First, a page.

Given the attention dedicated to analyzing globalization since 1980 as approximating neoliberalism, it is important to question whether the post-Washington accord represents a noteworthy departure from this model, or simply a deviation on it. Clearly, a toughened role for the state need not mean the end of neoliberalism. “Indeed, it has been described a phase of roll out neoliberalism in the U.S. And the UK, characterized by new forms of institution-building and governmental intervention, in which neoliberalismis increasingly associated with the political foregrounding of new modes of social and penal policymaking, concerned specifically with the aggressive reregulation, disciplining, and containment of those marginalized or dispossessed by the neoliberalization of the 1980s” (Esteva, n.d.).
“This shift has resulted as a response to the failures of the Washington Consensus to make good on its claims, to the 1997 Asian economic crisis, and to increasingly trenchant contestations of neoliberalism in civil society and states. Whether the result can be characterized as an extended variant on neoliberalism is not easily answered, reflecting theoretical uncertainties about where the borders between neoliberalism and other modes of capitalist governance lie, as well as the variegation of really existing modes of governance across time and space. One aspect did not change, however. The location of expertise in a geography of power emanating from the global north in general, and U.S.-based institutions in particular” (Sheppard & Leitner, 2009).
There is universal agreement that we are at the end of an historical cycle. But the agreement vanishes when one tries to identify the corpse. We can no longer accept that it is just another business cycle, as the experts still proclaim, but neither can we blindly take for granted the end of globalization, neoliberalism, capitalism or the modern era, as many critics currently argue. Raised with a guarantee of infinite prosperity beyond business cycles, at the end of history after the marriage of capitalism and liberal democracy, people have suddenly entered an era of decreasing expectations and increasing doubt (Esteva, n.d.). “There is no doubt that hard times loom over us as global fear grow. Denial operates its consistent shield masking despair with business as usual, while at the other end of the spectrum, prophets of destiny indulge in apocalyptic randiness” (OECD Strategic Response to the Financial and Economic Crisis, 2009).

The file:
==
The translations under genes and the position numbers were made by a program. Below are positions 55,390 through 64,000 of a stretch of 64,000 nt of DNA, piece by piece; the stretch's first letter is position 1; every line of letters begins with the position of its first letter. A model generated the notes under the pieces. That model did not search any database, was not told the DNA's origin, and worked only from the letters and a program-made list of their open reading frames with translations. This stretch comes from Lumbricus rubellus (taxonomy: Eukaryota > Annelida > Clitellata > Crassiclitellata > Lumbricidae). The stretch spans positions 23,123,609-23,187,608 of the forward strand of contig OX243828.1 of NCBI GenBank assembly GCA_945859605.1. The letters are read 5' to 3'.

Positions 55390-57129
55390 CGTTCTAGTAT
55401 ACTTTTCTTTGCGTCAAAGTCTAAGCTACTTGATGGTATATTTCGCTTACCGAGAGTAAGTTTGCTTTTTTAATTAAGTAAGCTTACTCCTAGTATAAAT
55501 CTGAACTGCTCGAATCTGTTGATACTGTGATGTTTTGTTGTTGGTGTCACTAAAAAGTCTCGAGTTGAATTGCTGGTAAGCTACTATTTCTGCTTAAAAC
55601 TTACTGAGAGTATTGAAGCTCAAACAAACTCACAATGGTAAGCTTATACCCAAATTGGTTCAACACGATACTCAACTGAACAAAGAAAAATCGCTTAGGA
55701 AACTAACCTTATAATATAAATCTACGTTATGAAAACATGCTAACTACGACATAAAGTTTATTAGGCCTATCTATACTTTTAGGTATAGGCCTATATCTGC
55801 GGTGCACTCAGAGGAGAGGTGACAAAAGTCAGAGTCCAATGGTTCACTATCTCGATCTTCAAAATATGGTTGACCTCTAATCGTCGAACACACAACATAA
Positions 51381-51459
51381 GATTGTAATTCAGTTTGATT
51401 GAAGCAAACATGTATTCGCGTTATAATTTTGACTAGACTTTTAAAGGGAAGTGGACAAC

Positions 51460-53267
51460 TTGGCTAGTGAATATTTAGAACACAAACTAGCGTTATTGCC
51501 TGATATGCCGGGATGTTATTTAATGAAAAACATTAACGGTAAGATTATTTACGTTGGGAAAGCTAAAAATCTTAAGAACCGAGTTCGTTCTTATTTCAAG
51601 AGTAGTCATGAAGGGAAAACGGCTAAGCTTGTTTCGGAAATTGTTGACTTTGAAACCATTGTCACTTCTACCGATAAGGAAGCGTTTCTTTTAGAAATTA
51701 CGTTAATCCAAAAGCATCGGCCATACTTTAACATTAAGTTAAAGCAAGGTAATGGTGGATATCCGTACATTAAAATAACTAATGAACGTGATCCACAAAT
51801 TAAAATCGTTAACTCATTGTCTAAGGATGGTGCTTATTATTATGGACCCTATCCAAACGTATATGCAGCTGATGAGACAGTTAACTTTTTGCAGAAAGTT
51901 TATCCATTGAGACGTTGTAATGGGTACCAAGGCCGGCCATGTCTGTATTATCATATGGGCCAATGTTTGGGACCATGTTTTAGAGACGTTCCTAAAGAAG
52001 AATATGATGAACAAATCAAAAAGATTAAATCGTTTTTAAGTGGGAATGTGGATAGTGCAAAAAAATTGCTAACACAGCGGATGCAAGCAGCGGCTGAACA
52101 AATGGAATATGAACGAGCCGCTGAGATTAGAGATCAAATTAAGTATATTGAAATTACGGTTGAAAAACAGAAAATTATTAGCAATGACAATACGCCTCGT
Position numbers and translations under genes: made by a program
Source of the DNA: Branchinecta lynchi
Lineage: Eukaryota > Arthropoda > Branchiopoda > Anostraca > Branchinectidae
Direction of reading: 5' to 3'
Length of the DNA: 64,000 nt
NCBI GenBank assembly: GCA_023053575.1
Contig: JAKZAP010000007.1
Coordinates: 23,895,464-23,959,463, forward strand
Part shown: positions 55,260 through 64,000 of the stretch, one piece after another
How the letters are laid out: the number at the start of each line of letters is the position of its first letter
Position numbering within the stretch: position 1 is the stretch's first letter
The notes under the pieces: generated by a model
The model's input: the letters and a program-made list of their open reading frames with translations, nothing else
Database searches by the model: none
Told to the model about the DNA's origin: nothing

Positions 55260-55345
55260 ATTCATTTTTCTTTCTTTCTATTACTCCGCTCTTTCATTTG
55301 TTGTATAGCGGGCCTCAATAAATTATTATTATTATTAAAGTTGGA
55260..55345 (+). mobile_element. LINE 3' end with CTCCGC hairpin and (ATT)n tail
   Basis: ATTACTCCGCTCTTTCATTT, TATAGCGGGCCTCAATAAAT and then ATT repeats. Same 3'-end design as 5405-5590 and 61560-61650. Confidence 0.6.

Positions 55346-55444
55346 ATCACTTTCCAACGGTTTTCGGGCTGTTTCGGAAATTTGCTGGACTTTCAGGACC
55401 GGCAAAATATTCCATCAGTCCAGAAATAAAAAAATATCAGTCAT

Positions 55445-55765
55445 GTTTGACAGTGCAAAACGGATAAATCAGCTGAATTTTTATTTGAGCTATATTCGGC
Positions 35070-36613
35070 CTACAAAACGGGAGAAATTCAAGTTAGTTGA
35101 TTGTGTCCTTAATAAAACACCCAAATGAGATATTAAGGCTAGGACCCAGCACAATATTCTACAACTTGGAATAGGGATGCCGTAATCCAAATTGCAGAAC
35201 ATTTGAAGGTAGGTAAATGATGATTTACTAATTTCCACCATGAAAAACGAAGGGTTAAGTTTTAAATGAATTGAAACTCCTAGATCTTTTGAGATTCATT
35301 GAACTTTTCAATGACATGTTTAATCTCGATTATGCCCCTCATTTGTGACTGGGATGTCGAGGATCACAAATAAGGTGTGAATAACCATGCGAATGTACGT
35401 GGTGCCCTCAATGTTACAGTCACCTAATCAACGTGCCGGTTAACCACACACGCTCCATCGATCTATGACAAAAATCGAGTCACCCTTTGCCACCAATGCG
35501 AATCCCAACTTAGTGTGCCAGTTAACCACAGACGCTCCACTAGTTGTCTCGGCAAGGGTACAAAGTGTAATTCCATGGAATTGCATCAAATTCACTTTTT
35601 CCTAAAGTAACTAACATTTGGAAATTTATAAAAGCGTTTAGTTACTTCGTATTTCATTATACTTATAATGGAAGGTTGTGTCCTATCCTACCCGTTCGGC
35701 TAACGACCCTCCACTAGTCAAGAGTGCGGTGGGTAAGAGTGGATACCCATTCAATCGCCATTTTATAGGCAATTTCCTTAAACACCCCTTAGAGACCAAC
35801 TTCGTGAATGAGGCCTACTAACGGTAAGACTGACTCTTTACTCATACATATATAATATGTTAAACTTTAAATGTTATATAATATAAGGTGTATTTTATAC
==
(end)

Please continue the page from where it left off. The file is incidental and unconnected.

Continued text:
While current policy action has rightly concentrated on dealing with instantaneous stability concerns, an inclusive strategy is needed to calm the impact of the current recession and put the global economy back on a continued growth route. This must include productivity enhancing changes in order to support growth beyond the short-term. So far, the fiscal stimulus measures all have include investments in infrastructure, offering an outstanding opportunity to deal with other pressing tests. Packages should include enticements for friendly investments, in order to maximize growth while addressing change. Measures to maintain innovation should add to a long-term growth, while social and regional policies should also be leaning towards recovery. Given the size and importance it will be critical for governments to make sure that policies are carefully designed and well implemented. An effective and sustainable global response will necessitate the involvement of all major players, as well as better co-ordination and greater coherence among the major international organizations (OECD Strategic Response to the Financial and Economic Crisis, 2009).
In the wake of the 2008 financial crisis there has been a mark left on major institutions, and homeowners, along with a huge scar in the way American Politics operates, or the lack there of. American Voters now more than ever want to have there voice be heard on Capitol Hill, and their anxiety of money is becoming smaller and smaller as the amount of money that the country deals with grows larger and larger at a constant sky-rocketing rate (How American Politics Have Been Changed by the 2008 Financial Crisis, 2010). Change needs to happen and the sooner the better.